Mistypings usually result from ignorance in some form or another. To back up this rather harsh statement, I will group mistypers into categories that explain what they’re doing wrong. Much easier to read that way…
The Tumblr Expert
There are a certain group of people in this world –particularly people who use tumblr a lot– who believe, despite evidence to the contrary, that they know everything about whatever they want, and feel the need to broadcast their extensive knowledge to the world.
That said, these people typically experience only brief exposure to MBTI before they consider themselves expert enough to type all characters. Unfortunately, they typically don’t know as much as they suppose they do.
In fact, they typically know very little, which is why I deliberately made this blog a wordpress site rather than putting it on tumblr. I know perfectly well that tumblr is a web full of ignorance and I don’t care to tread there for anything except finding lovely reaction gifs for these posts.
There are some people who magically find a way to mentally warp all of their favorite characters to fit themselves. I know plenty of ISTPs that want to claim Sherlock as their own and INTJs that want to assume the role of the ninth Doctor.
Then there are people who assume that any character that they can remotely identify with should also fall into their MBTI category. The thing is, most of the time, these people can only relate to a character’s circumstance (but not the thought functions).
For instance, my favourite Doctors (from Doctor Who) are currently tied between 10 and 12. Much of the reason that I love both of them is that I relate to them a lot. Now, obviously, it would make little to no sense for me to claim the 10th Doctor as an INTJ, because he’s so blinking extraverted, but that’s what a lot of people are doing.
They assume that because they relate to someone, that they must be the same type…but what they don’t take into account is that they’re relating to thoughts that the character has as a result of circumstance or experience, and not cognitive functions.
Other times, the person will relate to one or two of the functions, and find a way to rationalize the other two to fit their desired outcome.
Some people type based solely on personality stereotypes, or, more accurately, based on the four letters I/E, N/S, F/T, P/J. Unfortunately, this doesn’t work, because the typing system isn’t based on those letters –it’s based on the functions. Plenty of people who claim to be expert types don’t even know the functions exist.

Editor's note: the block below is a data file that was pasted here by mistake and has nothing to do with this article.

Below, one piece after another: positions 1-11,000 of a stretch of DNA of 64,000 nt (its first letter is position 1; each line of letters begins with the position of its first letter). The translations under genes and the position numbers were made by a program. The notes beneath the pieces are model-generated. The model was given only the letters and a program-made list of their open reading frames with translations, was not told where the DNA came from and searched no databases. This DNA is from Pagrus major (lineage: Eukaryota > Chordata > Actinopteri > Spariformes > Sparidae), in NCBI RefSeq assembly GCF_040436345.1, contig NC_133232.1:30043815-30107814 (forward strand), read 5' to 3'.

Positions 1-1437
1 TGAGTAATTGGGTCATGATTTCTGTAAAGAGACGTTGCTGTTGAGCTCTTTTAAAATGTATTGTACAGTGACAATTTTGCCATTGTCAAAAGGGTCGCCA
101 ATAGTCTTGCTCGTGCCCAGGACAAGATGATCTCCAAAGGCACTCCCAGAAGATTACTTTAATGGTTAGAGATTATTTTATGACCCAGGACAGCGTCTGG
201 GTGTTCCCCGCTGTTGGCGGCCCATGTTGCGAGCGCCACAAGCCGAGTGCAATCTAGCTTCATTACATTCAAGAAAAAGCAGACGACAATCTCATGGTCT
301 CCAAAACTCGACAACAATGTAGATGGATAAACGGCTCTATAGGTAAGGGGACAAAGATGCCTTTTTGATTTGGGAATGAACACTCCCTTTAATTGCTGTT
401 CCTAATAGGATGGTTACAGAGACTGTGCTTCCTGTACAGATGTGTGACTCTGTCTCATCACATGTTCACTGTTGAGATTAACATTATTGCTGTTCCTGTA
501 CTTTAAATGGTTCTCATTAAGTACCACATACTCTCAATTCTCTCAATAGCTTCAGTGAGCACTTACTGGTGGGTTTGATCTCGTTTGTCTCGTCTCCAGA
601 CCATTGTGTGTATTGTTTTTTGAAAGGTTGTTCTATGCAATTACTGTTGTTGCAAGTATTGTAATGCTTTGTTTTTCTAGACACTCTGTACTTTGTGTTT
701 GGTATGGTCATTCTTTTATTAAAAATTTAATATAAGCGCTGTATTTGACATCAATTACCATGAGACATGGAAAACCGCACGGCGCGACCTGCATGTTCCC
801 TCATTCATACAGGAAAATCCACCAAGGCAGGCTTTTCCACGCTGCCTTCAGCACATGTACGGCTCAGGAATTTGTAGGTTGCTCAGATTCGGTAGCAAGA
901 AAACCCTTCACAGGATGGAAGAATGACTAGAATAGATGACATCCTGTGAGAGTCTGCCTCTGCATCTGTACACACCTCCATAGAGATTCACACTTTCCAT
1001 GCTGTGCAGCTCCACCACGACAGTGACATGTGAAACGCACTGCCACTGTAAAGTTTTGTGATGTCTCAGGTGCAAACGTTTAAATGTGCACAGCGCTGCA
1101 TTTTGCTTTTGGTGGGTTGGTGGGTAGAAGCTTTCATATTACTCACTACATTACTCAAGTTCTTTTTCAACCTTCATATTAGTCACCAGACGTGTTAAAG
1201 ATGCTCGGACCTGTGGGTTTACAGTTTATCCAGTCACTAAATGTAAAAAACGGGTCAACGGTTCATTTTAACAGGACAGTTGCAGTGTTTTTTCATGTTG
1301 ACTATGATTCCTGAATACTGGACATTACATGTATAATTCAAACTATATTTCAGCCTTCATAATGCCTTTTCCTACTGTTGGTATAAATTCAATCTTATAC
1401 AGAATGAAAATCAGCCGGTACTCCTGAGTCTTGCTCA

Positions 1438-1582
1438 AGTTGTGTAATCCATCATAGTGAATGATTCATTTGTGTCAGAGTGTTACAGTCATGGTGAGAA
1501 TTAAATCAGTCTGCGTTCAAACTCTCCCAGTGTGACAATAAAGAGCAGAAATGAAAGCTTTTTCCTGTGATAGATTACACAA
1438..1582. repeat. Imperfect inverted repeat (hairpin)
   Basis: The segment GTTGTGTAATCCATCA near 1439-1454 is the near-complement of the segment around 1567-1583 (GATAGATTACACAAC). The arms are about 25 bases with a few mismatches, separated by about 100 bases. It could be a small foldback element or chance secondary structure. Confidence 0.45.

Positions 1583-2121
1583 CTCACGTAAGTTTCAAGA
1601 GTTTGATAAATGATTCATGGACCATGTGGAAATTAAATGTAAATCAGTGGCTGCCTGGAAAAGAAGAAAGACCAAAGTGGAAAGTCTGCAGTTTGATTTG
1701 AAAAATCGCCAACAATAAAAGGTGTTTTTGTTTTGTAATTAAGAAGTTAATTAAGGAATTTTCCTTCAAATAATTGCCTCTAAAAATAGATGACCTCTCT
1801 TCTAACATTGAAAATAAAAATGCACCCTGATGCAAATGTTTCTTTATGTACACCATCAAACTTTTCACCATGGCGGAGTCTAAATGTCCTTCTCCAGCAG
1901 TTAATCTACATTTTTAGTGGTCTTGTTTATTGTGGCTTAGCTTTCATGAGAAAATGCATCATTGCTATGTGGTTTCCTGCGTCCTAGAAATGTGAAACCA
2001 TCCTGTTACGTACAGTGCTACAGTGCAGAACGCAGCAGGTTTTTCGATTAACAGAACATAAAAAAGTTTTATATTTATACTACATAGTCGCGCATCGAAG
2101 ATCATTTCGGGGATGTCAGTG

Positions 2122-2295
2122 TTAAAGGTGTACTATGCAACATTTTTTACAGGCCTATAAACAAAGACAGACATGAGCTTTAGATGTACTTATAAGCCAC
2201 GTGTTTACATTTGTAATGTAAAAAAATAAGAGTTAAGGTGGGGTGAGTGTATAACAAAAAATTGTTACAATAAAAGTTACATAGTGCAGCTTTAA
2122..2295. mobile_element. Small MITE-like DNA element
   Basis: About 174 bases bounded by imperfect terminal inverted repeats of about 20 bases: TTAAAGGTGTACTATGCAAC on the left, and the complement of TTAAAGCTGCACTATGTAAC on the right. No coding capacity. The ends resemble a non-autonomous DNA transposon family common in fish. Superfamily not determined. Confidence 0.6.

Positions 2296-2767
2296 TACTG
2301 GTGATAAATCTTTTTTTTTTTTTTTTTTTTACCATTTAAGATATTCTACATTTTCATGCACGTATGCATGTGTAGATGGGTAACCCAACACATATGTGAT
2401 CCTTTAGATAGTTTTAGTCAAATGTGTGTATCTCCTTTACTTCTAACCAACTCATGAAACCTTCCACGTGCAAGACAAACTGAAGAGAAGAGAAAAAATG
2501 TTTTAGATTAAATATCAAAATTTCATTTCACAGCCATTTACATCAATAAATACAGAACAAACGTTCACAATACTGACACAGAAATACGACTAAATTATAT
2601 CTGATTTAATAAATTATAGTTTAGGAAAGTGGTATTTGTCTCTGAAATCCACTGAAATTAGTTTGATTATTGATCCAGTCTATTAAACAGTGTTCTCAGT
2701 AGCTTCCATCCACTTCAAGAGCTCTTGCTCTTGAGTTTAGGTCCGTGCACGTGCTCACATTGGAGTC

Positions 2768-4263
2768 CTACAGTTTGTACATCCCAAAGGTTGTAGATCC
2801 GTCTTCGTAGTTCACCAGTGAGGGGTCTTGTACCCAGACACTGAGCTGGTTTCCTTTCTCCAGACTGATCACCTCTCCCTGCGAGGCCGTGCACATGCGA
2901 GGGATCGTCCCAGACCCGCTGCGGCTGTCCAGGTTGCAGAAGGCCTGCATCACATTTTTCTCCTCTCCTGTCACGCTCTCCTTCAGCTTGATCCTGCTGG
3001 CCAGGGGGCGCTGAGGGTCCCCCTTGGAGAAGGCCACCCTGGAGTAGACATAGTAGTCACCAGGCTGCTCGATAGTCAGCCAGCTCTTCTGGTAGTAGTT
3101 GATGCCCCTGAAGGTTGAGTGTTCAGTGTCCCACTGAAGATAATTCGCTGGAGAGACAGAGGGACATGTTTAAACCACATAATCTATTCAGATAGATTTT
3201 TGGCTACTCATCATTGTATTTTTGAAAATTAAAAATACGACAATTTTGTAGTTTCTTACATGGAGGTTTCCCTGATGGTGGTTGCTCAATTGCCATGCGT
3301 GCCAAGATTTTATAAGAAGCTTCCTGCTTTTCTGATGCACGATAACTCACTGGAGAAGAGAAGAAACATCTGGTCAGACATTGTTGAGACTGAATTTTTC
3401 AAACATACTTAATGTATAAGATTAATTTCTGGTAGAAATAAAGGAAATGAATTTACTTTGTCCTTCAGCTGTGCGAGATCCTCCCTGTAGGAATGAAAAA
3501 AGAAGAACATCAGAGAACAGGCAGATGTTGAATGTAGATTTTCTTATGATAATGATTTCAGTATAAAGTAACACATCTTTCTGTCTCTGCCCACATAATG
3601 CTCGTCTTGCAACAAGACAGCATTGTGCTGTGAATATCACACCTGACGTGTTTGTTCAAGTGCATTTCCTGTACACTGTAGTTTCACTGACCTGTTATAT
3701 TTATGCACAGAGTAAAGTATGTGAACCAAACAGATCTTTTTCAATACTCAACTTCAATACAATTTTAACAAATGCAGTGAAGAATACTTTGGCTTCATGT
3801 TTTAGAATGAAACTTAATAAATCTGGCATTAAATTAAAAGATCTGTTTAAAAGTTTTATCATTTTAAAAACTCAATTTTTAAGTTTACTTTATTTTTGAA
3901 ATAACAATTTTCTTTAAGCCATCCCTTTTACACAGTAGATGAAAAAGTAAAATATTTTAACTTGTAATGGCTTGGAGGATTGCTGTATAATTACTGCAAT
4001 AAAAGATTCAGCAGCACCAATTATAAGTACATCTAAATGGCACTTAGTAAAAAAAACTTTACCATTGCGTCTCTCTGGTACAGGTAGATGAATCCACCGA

Remember that the functions show up slightly differently in all types. Just because someone is extremely intelligent doesn’t mean that they’re a T-type, and just because someone cries in public doesn’t make them an F-type.
They say, oh, all INTJs are cold, heartless and have no emotions, all ENFPs smile 24/7, all ESFJs are sluts, all ISTJs obsess over rules and whine about everything etc.
Can I just say, that’s like claiming that all people with depression wear black, or that all people with cancer are nice, or that all dentists are sadists.
The Above-Ground-Only Expert
I have massively larger amounts of forgiveness for this kind of mistypers, the reason being that they have actually educated themselves in the realm of MBTI. Their mistypings are generally based off of a fundamental misunderstanding of a character, rather than misunderstanding of MBTI.
They simply haven’t looked deeply enough into the character. Perhaps they can’t see something that’s beneath the surface, obvious once you look deeper.
I happen to be a professional fiction writer (and no, I am not giving my name out so you can read my crap), so I have an advantage in the area of character interpretation if you will. I notice things about characters non-writers tend to miss, and as a result, my typings tend to be accurate.
However, occasionally, I will stumble upon a new character insight that will lead me to retrace my steps and re-type a character completely based on my new understanding.
If you’re trying to type characters, here are my recommendations for accuracy:
- Firstly, and obviously, be objective.
- Look outside yourself and get second opinions. No matter how rational you are, you still carry impressions from your past with you that may skew your perception of a character. You also have a personality. The way your brain functions may influence how you type a character.
- Look deep. Don’t just look at the stereotypes. Really dig deep to figure out a character’s motivations. Don’t just dwell on the surface.
- Understand the functions, obviously, and don’t claim your typing as legitimate until you can accurately back up your claims. Know more than just the stereotyped difference between the functions. Know them inside and out.
- Lastly, don’t be a blinking narcissist when you’re typing
In conclusions, I will state that I am by no means claiming that I am always right. I have mistyped characters in the past, but in the case that this is brought to my attention, I don’t simply try to back my original argument up further. I actually set out on a new journey to find the truth.